An application must not delete or alter the buffer pointed to by lpOptional until the request handle is closed or the call to WinHttpReceiveResponse has completed, because an authentication challenge or redirect that required the optional data could be encountered in the course of receiving the response. If the operation must be aborted with WinHttpCloseHandle, the application must keep the buffer valid until it receives the callback WINHTTP_CALLBACK_STATUS_REQUEST_ERROR with an ERROR_WINHTTP_OPERATION_CANCELLED error code.

If WinHTTP is used synchronously, that is, when WINHTP_FLAG_ASYNC was not set in WinHttpOpen, an application is not called with a completion status even if a callback function is registered. While in this mode, the application can call WinHttpReceiveResponse when WinHttpSendRequest returns.

The WinHttpSendRequest function sends the specified request to the HTTP server and allows the client to specify additional headers to send along with the request.

This function also lets the client specify optional data to send to the HTTP server immediately following the request headers. This feature is generally used for write operations such as PUT and POST.

An application can use the same HTTP request handle in multiple calls to WinHttpSendRequest to re-send the same request, but the application must read all data returned from the previous call before calling this function again.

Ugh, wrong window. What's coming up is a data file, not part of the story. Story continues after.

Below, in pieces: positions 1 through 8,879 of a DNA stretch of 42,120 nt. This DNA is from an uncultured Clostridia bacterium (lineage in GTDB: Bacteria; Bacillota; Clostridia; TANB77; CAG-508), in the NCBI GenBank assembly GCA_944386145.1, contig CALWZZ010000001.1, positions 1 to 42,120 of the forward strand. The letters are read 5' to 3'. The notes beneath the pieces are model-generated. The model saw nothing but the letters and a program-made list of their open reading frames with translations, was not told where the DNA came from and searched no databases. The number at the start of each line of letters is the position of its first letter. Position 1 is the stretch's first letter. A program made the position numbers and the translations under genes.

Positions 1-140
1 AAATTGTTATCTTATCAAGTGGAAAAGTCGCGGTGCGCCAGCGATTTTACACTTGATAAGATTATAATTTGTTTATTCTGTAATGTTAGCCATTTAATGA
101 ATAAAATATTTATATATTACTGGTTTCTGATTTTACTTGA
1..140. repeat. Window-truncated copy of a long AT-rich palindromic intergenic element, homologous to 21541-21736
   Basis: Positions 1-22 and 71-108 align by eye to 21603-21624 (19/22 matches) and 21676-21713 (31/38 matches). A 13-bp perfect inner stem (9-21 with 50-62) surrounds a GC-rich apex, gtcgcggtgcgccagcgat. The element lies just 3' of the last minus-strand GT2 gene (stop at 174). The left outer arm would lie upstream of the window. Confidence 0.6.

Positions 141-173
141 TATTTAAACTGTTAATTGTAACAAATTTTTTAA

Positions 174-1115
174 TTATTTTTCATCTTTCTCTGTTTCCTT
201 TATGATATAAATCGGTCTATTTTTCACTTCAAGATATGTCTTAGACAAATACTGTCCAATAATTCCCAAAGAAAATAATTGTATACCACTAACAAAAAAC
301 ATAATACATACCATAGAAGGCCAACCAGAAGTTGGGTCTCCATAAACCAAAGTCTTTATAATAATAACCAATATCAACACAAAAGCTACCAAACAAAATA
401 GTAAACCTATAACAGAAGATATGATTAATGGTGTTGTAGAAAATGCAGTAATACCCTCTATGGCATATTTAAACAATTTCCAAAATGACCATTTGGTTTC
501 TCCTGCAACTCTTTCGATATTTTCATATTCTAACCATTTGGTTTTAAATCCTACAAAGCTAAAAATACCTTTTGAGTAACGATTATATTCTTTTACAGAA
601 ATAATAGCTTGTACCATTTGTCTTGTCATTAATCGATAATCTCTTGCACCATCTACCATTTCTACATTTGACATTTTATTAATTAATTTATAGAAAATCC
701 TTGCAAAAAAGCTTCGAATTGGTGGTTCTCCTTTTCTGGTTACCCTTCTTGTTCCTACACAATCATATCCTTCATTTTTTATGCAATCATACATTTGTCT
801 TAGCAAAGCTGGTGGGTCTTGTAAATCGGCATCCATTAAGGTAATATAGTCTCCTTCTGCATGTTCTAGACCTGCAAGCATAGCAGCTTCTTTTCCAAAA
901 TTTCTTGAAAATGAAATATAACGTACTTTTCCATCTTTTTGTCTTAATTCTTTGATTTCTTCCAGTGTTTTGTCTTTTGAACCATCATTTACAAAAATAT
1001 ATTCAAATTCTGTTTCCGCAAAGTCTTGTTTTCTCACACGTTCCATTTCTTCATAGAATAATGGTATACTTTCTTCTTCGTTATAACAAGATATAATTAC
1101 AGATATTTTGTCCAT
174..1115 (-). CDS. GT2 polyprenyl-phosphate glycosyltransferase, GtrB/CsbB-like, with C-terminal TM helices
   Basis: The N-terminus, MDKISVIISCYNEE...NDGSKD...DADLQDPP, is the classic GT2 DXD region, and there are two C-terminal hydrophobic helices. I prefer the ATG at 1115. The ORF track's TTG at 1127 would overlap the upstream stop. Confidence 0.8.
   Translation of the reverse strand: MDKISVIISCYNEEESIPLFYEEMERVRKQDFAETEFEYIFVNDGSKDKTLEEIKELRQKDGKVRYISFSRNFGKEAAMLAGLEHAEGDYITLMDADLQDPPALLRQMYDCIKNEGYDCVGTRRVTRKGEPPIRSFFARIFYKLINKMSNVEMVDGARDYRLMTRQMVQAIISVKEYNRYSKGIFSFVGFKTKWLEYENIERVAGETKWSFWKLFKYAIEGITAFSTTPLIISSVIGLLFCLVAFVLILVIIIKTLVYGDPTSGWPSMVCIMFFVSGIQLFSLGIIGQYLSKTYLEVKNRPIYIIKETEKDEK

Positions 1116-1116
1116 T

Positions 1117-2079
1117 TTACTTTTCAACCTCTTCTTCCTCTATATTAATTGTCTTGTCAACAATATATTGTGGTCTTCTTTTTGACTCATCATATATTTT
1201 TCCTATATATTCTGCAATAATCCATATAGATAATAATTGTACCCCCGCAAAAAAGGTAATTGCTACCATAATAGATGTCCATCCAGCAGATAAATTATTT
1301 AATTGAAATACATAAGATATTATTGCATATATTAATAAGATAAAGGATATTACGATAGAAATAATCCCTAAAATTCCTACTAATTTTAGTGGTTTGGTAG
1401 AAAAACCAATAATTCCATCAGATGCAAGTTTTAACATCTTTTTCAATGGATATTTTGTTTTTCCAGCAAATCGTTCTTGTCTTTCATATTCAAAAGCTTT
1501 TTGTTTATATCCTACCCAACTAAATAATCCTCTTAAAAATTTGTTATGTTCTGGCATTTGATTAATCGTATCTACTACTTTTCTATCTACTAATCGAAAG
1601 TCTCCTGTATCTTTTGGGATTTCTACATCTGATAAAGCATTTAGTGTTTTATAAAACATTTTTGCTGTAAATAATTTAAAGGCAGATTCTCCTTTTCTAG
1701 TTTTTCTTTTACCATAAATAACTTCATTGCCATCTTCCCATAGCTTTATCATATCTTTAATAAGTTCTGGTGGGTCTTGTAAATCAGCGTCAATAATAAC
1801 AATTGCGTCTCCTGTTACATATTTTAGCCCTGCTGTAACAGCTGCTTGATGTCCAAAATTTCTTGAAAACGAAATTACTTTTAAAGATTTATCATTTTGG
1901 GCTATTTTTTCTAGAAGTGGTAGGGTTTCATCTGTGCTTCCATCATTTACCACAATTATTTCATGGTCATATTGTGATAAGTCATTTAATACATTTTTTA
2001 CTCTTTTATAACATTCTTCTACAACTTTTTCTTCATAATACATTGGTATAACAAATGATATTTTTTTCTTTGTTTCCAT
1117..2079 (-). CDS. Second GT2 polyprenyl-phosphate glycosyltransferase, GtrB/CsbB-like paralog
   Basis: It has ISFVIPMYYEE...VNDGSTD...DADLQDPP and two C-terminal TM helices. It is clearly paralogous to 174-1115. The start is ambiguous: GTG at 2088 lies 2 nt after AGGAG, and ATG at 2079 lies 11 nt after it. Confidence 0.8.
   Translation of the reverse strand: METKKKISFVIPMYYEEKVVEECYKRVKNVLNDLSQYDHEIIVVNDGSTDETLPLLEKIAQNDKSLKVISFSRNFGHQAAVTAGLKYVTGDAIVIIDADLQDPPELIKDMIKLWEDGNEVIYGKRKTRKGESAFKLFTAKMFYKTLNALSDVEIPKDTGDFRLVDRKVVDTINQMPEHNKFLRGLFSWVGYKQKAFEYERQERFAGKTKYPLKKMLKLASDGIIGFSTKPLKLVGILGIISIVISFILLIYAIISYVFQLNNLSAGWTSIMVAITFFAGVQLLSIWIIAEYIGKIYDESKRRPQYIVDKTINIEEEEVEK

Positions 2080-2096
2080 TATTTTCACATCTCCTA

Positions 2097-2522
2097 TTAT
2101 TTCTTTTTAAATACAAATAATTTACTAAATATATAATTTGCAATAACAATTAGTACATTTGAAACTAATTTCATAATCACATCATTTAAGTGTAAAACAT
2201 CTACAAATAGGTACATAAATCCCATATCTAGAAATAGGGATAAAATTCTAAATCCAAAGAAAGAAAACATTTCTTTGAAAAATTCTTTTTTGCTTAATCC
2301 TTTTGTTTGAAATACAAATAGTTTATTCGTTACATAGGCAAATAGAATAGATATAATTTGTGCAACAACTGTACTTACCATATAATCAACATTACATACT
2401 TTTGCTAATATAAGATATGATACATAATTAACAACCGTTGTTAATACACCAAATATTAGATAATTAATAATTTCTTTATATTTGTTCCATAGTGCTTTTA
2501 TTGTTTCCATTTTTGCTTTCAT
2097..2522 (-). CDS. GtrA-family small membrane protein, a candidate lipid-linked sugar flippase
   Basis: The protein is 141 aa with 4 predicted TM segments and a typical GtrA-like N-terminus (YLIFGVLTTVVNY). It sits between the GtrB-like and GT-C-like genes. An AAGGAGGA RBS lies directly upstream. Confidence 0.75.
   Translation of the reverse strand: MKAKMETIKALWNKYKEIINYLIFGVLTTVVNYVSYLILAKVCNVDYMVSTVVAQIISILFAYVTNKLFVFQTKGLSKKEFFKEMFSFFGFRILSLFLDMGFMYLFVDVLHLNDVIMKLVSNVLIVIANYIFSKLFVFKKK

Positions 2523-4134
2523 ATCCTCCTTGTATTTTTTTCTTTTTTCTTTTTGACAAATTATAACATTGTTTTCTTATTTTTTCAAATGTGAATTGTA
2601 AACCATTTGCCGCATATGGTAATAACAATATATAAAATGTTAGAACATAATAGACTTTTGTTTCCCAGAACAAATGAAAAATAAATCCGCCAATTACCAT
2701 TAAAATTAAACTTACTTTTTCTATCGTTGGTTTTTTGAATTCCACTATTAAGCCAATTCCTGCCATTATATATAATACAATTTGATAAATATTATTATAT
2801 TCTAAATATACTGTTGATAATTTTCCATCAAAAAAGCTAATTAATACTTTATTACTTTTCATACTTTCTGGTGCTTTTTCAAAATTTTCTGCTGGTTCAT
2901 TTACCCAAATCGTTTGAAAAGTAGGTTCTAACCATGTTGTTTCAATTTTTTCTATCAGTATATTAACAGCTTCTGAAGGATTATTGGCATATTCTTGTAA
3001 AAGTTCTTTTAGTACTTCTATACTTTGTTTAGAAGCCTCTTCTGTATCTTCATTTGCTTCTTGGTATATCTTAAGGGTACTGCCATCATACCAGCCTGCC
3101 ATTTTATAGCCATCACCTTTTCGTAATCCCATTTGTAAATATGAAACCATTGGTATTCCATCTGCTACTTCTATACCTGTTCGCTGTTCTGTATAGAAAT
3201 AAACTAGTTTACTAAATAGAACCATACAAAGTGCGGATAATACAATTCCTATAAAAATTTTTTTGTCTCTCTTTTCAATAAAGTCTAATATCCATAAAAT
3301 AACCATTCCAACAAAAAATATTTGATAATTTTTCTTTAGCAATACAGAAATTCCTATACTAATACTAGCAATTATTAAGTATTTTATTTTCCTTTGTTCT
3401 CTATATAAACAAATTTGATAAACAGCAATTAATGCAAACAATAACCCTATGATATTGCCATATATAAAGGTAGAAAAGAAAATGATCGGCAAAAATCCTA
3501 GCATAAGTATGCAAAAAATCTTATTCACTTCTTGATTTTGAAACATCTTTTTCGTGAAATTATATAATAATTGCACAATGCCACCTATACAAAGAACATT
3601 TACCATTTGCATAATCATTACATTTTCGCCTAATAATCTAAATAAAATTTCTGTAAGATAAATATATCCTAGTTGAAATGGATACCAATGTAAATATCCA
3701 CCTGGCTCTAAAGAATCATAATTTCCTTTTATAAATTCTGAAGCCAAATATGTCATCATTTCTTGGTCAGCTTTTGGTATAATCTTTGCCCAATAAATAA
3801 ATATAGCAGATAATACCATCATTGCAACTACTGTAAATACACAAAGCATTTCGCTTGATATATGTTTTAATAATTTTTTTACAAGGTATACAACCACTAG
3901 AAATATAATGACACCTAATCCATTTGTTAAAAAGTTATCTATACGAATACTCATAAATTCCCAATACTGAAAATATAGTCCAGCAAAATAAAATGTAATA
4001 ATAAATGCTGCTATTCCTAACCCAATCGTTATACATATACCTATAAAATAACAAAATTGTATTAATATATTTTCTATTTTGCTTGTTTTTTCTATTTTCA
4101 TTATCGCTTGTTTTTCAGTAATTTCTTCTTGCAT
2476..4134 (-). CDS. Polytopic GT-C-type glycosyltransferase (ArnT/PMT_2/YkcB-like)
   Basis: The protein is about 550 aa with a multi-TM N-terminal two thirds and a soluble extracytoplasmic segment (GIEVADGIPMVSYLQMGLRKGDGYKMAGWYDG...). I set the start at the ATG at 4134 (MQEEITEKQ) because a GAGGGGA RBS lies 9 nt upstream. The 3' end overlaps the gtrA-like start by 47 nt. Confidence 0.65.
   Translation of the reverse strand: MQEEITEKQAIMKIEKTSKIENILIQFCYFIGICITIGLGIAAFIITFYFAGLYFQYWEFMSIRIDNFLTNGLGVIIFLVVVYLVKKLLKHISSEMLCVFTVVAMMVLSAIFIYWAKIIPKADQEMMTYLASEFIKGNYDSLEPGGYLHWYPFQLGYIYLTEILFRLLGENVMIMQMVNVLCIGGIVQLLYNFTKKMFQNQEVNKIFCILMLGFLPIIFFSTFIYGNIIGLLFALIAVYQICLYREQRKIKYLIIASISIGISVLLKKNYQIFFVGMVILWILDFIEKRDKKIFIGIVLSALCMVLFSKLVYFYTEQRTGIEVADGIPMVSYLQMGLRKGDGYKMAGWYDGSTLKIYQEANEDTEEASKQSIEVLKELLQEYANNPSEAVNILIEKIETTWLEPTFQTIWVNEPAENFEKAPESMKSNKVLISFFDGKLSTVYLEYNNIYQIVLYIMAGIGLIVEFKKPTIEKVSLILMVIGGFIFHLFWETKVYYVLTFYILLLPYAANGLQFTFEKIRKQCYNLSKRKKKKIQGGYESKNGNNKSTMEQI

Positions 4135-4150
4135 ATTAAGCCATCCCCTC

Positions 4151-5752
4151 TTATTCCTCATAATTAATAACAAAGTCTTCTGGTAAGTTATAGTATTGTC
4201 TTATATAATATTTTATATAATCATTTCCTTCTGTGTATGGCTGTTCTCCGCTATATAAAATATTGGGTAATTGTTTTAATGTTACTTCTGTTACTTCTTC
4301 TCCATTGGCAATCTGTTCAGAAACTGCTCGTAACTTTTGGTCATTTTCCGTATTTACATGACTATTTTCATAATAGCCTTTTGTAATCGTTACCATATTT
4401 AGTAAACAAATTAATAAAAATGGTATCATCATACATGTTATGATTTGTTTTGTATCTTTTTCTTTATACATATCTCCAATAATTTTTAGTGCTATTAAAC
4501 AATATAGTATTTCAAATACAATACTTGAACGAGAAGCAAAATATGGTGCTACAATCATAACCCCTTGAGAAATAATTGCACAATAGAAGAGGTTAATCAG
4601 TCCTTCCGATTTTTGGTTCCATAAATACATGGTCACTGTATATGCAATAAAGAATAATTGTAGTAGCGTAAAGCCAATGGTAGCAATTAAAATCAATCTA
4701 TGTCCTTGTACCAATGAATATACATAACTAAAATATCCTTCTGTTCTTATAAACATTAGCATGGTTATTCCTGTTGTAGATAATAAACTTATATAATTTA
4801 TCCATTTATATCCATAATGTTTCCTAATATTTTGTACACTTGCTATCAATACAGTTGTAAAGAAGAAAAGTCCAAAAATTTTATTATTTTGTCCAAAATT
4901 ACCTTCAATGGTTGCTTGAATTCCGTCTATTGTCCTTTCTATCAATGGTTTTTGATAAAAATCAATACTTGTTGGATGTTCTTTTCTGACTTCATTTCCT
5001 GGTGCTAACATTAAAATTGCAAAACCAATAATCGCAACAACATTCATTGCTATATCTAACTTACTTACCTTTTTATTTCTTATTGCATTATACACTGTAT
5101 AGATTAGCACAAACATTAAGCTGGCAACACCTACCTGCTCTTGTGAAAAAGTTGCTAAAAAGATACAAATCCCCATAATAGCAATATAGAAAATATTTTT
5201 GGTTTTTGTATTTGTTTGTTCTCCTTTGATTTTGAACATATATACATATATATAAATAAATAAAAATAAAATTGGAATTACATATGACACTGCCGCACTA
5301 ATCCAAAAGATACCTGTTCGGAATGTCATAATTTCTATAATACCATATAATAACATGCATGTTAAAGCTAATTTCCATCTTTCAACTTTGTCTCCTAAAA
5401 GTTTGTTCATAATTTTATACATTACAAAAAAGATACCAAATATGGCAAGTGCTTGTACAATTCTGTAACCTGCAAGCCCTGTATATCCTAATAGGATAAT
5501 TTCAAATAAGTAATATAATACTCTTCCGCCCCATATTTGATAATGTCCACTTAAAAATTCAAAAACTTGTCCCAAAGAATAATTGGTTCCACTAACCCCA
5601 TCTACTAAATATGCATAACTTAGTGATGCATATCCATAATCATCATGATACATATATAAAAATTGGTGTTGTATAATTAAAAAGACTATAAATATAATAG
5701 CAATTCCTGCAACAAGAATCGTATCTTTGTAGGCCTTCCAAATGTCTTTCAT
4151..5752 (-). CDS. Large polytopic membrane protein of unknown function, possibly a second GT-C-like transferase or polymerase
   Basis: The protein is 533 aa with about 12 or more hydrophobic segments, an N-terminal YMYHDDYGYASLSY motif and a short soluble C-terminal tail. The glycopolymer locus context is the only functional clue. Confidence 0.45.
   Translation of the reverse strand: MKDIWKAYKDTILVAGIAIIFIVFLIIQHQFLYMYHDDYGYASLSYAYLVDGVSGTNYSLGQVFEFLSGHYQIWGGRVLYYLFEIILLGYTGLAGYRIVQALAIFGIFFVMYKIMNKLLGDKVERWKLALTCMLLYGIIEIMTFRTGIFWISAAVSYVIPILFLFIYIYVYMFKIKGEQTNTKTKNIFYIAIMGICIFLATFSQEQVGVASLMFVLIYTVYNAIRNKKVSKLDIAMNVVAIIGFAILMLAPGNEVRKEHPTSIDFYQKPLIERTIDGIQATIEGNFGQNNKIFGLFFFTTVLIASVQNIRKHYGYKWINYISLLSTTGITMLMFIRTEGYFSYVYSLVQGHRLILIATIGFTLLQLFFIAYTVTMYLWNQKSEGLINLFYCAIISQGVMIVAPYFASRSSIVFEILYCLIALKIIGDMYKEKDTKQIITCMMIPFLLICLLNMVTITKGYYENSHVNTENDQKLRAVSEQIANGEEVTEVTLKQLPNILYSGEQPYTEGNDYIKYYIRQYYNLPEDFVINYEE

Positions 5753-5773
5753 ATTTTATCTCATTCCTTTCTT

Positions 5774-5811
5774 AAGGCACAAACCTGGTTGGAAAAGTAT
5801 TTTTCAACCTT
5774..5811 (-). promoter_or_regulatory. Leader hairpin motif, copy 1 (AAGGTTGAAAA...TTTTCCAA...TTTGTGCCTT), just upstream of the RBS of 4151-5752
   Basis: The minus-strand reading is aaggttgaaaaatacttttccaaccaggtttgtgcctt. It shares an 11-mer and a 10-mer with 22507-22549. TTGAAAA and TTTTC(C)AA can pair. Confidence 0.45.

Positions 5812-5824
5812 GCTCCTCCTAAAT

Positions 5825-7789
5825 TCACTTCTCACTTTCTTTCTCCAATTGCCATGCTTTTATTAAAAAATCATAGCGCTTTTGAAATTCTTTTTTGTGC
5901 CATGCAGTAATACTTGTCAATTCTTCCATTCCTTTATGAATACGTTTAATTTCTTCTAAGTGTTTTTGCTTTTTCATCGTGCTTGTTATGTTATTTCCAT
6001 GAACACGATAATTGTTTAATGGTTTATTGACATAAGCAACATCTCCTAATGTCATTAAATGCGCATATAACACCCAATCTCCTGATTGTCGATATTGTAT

The name and value of request headers added with this function are validated. Headers must be well formed. For more information about valid HTTP headers, see RFC 2616. If an invalid header is used, this function fails and GetLastError returns ERROR_INVALID_PARAMETER. The invalid header is not added.

Windows 2000:  When sending requests from multiple threads, there may be a significant decrease in network and CPU performance.

Windows XP and Windows 2000:  See Run-Time Requirements.


If a status callback function has been installed with WinHttpSetStatusCallback, then those of the following notifications that have been set in the dwNotificationFlags parameter of WinHttpSetStatusCallback indicate the progress in sending the request:
Note  On Windows 7 and Windows Server 2008 R2, all of the following notifications are deprecated.
If the server closes the connection, the following notifications are also sent, provided that they have been set in the dwNotificationFlags parameter of WinHttpSetStatusCallback:

Support for Greater Than 4-GB Upload

Starting in Windows Vista and Windows Server 2008, WinHttp supports uploading files up to the size of a LARGE_INTEGER (2^64 bytes) using the Content-Length header. Payload lengths specified in the call to WinHttpSendRequest are limited to the size of a DWORD (2^32 bytes). To upload data to a URL larger than a DWORD, the application must provide the length in the Content-Length header of the request. In this case, the WinHttp client application calls WinHttpSendRequest with the dwTotalLength parameter set to WINHTTP_IGNORE_REQUEST_TOTAL_LENGTH.